And the silken sad uncertain rustling…

Happy Halloween everybody!

I’ve spent the last little bit getting in the Halloween mood with the help of the Simpsons and YouTube. If you have a few minutes to kill, enjoy these halloween vignettes…

In honor of Halloween, I thought I would chronicle some past Halloweens and share them with you folks.


I’ve always been a big fan of Halloween. This started very early, back when your costume was the store bought plastic smock and cheap mask. You remember those… the mask with the single rubber band holding it on your head while you proceed so sweat through your face? Lots of fun. I had those for three years that I remember. Casper the friendly ghost… C-3PO… and the Devil. I remember the devil mask scared the hell out of the dogs, so that was always fun.

Then, I graduated into the homemade variety. I hit all the usuals including dracula, the punk rocker, the hobo, etc. In fact, one Halloween, 4th grade I believe, I was sick, but there was no way I was going to miss school on the greatest day of the year. Dressed as dracula, I toughed it out. I was ok until the costume parade, where each class parades around through all the other classes to see the costumes. We were just coming out of the first grade class when the combination of the illness and the cheap ass plastic dracula fangs in my mouth caused me to… uh… hurl. I vividly remember the act, but don’t remember what happened next other than my running into the nearest bathroom. But, by god, I saw the costumes, got my costume seen and had the candy and fun involved with that day. That is all that mattered.

One year, I tried my most ambitious costume to date. The mummy. We had some old curtains in the garage that I could use to cut into strips. I spent hours cutting this stuff. Then, on Halloween, mom spent hours (bless her heart) with me wrapping and safety pinning all of these strips to my sweatsuit. I was pretty stoked as we headed out for the candy. Unfortunately, I was not aware that mummies probably stay wrapped so well because they are DEAD and don’t ever move. I didn’t get 4 houses in before I started unraveling. Much to my friends enjoyment, their favorite game that night became “step-on-the-dangling-strips”. It didn’t take long before I was pretty much a just kid in a grey sweatsuit with grey makeup around my eyes. I was frankly embarrassed to be trick-or-treating in such a pathetic costume that I had to tell people that I WAS a mummy, but it all fell off. Obviously, I was not embarrassed enough to stop getting candy, however.

Later in life, I had other costumes. Including a Jamaican (with a mop dyed black on my head), a soldier, a pig (pink bodysuit with baby bottle nipples sewn on the front). I also did the rental costumes including one of my all time favorites William Wallace from Braveheart. You know, the kilt, the wig, the sword. Good times. Also, read about my adventures as ‘windblown man’ here.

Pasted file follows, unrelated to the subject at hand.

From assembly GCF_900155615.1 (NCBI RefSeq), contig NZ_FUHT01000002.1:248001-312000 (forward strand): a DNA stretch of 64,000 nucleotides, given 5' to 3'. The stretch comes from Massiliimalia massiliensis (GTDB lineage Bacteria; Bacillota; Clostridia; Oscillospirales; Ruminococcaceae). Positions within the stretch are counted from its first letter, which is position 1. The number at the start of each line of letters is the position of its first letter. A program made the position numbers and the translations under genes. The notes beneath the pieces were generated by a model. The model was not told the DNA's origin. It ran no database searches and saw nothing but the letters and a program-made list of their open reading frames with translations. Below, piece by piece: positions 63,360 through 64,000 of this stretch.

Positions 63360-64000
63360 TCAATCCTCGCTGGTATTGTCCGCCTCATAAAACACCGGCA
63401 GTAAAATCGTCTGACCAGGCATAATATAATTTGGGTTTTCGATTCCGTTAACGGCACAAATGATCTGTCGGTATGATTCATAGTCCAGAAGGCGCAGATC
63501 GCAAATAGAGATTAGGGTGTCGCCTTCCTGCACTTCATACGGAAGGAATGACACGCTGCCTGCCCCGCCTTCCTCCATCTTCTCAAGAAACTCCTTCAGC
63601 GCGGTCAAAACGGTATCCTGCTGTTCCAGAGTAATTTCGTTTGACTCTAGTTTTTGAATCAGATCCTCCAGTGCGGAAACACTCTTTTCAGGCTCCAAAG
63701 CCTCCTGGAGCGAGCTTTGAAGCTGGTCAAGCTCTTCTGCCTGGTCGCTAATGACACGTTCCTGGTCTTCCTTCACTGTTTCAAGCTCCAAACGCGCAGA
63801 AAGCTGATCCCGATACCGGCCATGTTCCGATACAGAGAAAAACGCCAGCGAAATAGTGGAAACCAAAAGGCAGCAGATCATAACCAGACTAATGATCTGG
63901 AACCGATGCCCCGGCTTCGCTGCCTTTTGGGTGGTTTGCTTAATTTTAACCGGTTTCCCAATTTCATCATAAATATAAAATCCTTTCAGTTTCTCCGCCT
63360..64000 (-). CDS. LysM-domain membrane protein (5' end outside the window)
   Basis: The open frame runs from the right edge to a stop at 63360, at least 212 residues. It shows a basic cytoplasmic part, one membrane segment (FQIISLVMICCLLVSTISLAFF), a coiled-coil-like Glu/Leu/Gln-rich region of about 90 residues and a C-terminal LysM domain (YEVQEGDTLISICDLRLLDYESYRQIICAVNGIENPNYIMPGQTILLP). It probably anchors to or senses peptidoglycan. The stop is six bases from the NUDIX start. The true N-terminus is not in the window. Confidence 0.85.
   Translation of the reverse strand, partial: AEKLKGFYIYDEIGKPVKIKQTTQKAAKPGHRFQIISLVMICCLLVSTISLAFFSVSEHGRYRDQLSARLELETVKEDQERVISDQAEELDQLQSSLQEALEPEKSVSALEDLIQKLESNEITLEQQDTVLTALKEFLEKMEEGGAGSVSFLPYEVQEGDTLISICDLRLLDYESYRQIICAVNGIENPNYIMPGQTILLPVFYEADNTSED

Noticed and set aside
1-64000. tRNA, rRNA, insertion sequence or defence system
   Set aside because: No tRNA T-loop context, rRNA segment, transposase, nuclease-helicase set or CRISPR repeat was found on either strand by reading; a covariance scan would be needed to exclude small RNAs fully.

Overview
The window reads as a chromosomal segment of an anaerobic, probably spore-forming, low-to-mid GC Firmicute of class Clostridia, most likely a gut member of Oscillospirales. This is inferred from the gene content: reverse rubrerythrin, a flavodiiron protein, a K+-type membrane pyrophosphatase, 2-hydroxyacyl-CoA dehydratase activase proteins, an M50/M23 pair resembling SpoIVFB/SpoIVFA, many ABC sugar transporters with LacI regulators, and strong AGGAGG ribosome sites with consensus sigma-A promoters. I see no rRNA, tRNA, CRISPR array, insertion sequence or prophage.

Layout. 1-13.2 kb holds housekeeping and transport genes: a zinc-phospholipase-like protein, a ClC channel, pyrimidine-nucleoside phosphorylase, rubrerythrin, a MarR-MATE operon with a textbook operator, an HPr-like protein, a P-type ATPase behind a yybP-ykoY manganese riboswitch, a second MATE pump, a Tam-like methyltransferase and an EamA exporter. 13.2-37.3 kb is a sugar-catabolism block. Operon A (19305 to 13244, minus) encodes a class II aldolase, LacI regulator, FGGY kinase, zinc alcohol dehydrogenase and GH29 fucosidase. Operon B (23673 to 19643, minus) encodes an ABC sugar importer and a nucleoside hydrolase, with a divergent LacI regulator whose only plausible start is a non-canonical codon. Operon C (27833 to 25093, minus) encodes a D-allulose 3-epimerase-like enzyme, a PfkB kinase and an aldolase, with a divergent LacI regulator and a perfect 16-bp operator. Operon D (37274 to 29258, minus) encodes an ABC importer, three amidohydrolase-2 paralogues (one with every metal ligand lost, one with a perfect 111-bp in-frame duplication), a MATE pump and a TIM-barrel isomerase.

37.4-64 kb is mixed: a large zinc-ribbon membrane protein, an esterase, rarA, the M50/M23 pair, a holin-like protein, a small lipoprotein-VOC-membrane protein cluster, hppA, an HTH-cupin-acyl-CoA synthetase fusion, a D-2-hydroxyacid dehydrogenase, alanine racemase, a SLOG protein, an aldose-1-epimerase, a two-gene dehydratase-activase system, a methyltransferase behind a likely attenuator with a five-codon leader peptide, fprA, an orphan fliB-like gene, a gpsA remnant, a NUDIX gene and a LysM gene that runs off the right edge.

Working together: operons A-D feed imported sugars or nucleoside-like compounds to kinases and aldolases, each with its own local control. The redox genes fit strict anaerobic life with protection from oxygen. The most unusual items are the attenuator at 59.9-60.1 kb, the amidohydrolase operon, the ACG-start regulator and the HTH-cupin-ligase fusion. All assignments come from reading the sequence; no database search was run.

Most recently I’ve been a hockey player (complete with whole uniform), a convict (striped jumpsuit) and the most elaborate as the devil. That was wearing the tux, black shirt, red tie, then painting the face red and black and sticking horns on my head.

I will say, there is nothing worse than going all out on your costume, but not having an event worthy of such a costume. The ultimate “All dressed up with nowhere to go” sort of situation.

Trick or Treating

Obviously, one of my, and every kid’s, favorite parts of Halloween was always the trick-or-treating. I would look forward to that for weeks. The neighbor Scott Bell and I would plan our trick-or-treating route, riding around on our bikes, so long and hard, you would think we were invading Poland. We would plan it every year, but somehow it always remained the same route. Around the block, up the condos across the street, then into the further neighborhoods.

I remember one evening we were out so long that the streets were becoming empty. As we were working back down our street to our houses we thought it must have been like 11:00 or something. Nobody still out except us. I had resorted to carrying my bag in my arms since there was so much candy in it the handles had long since been ripped out. We always had those old school plastic trick or treat bags you used to get at the grocery store… square bags, usually with a haunted house scene on the front, with oval handles cut out of the top. (now you see the same type at trade shows for giveaways) I had so much candy in this bag it was overflowing. Yet, we were still trick-or-treating. I couldn’t even ring the doorbells since I’d lose my grip on the bag. It was so bad, that when the people would put their candy on top of the pile, 3 or 4 other pieces would slide off. I didn’t care! “Thank you!” I’d chime in merrily and be on my way to the next house. When we finally did get home, we were amazed that it was only like 9:15. We thought we were pushing midnight. One of the best nights of my life!